Nymphs Who Haunt The Pleasant Woods
I’ve been meditating a lot on the topic of sex this year and how I fit into other people’s pre-conceived ideas of sex. I’m fixated by the space between seeing a woman as a sexual object and as a life partner. The madonna and the prostitute. Decadence versus morality. In truth, I was just really sick of boys who were only interested in me if I could give them something physical.
After returning back to Australia from Europe last year, I became fascinated by Aphrodite. I saw her image everywhere, cast in stone, wood, gold, on earrings and vases. I was transfixed with her beauty and sexual power and, as I discovered upon more research, her strength in allowing others to see her only in the way she wanted to be seen.
I took these photographs back in March with a slightly different, yet similar end result in mind. I struggled after I finished the shoot because I was going through a difficult time with work and stress and as a result, my mental health was flailing behind. I filed them away and almost deleted them about 5 times. I didn’t feel as though I nailed my intentions. I was fixated on the beauty aspect.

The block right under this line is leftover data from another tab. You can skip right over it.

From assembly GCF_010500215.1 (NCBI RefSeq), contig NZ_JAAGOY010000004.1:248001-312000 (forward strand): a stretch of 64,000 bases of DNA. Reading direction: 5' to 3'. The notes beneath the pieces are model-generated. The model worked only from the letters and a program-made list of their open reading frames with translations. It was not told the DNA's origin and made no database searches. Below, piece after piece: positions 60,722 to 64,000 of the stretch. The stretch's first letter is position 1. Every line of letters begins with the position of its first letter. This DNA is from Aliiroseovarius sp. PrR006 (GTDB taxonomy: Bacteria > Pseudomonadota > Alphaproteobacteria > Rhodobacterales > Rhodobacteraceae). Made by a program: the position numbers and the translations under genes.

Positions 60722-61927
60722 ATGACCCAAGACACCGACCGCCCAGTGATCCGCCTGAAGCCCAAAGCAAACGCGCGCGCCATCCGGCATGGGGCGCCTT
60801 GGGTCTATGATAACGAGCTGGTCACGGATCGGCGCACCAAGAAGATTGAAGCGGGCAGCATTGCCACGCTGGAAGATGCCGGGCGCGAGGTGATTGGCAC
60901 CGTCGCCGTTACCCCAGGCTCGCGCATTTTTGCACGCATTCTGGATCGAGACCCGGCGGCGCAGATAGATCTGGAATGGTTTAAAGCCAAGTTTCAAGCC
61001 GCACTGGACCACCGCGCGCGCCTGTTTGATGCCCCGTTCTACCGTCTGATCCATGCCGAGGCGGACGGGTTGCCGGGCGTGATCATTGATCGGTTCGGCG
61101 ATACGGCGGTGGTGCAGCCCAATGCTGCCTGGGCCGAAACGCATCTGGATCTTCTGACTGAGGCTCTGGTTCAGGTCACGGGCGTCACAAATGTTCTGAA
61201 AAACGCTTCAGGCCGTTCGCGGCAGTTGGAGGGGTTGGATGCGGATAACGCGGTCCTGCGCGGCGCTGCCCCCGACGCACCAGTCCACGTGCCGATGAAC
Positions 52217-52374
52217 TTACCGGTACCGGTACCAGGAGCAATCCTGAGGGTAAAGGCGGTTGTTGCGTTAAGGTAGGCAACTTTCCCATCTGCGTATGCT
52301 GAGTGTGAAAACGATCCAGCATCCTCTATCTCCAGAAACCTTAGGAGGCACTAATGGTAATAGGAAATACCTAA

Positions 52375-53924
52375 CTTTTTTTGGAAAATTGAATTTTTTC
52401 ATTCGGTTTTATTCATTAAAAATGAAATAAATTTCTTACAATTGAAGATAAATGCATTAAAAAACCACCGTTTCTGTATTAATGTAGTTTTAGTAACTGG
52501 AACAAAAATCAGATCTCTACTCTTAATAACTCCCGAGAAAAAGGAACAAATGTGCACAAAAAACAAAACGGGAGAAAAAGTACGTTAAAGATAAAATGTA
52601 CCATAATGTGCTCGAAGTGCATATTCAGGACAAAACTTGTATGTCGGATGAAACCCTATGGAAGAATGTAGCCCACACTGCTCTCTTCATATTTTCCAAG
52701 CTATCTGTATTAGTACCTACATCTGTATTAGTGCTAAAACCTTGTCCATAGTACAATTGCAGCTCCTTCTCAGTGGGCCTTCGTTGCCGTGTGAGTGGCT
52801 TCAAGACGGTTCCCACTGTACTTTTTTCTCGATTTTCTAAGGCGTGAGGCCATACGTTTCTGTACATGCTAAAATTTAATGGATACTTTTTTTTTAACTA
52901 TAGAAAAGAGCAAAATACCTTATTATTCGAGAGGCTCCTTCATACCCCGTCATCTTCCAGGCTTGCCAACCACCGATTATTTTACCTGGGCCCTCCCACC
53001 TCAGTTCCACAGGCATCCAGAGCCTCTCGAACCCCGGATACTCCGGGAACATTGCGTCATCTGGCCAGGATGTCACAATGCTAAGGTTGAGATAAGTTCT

It wasn’t until I went to the countryside this past weekend, and stared far too long as the rear end of a male statue in the gardens of a castle, that a question arose in my mind. Why can I look at this statue and feel nothing sexual towards it. What makes it a subject, rather than an object?
With that in mind, I looked at these images once again with renewed inspiration. Focusing on form, composition and flow above everything else I finally reached fulfilment.
A subject, not an object.
Shot on Canon 5Dmk3 with FL 85mm 1.8 lens.